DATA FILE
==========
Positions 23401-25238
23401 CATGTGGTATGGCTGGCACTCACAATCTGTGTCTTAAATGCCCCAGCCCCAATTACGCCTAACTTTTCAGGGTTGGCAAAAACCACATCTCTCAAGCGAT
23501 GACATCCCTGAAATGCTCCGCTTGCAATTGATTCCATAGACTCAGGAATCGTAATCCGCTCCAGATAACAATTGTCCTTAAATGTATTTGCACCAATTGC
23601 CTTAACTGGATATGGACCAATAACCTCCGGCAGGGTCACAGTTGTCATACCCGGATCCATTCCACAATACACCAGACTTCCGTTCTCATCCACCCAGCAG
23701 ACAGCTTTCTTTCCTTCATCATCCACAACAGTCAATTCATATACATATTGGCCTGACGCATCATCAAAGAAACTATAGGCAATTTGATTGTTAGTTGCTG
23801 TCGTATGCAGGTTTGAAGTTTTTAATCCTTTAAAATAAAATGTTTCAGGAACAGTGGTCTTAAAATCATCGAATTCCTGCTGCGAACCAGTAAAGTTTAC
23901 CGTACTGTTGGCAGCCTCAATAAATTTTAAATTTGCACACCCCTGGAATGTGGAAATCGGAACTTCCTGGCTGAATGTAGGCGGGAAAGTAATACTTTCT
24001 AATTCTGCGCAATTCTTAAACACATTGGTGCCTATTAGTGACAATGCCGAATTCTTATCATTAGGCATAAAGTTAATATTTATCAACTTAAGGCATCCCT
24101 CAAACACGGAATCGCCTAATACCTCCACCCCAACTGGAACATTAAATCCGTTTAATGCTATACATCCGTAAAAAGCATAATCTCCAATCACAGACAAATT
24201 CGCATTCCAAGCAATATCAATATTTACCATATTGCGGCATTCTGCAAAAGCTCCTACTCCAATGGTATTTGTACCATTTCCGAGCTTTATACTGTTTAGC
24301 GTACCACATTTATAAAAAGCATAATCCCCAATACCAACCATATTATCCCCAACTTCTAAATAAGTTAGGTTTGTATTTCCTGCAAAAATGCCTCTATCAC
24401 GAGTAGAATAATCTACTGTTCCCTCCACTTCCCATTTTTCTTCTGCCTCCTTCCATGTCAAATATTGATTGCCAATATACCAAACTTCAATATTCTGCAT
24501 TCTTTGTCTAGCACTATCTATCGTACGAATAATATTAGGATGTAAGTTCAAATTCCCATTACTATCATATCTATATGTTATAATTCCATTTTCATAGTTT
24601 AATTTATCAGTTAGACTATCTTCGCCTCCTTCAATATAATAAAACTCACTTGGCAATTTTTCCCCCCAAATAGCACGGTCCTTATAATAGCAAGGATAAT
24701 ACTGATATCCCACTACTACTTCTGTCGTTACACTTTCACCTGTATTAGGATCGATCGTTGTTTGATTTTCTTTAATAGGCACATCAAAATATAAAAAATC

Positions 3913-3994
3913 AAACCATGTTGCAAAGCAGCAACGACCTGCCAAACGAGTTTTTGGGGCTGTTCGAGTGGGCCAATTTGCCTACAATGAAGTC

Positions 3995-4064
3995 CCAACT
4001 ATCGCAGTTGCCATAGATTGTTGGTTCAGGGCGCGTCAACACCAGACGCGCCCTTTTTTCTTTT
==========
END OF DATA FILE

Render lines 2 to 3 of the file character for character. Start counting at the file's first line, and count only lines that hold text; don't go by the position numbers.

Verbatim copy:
23401 CATGTGGTATGGCTGGCACTCACAATCTGTGTCTTAAATGCCCCAGCCCCAATTACGCCTAACTTTTCAGGGTTGGCAAAAACCACATCTCTCAAGCGAT
23501 GACATCCCTGAAATGCTCCGCTTGCAATTGATTCCATAGACTCAGGAATCGTAATCCGCTCCAGATAACAATTGTCCTTAAATGTATTTGCACCAATTGC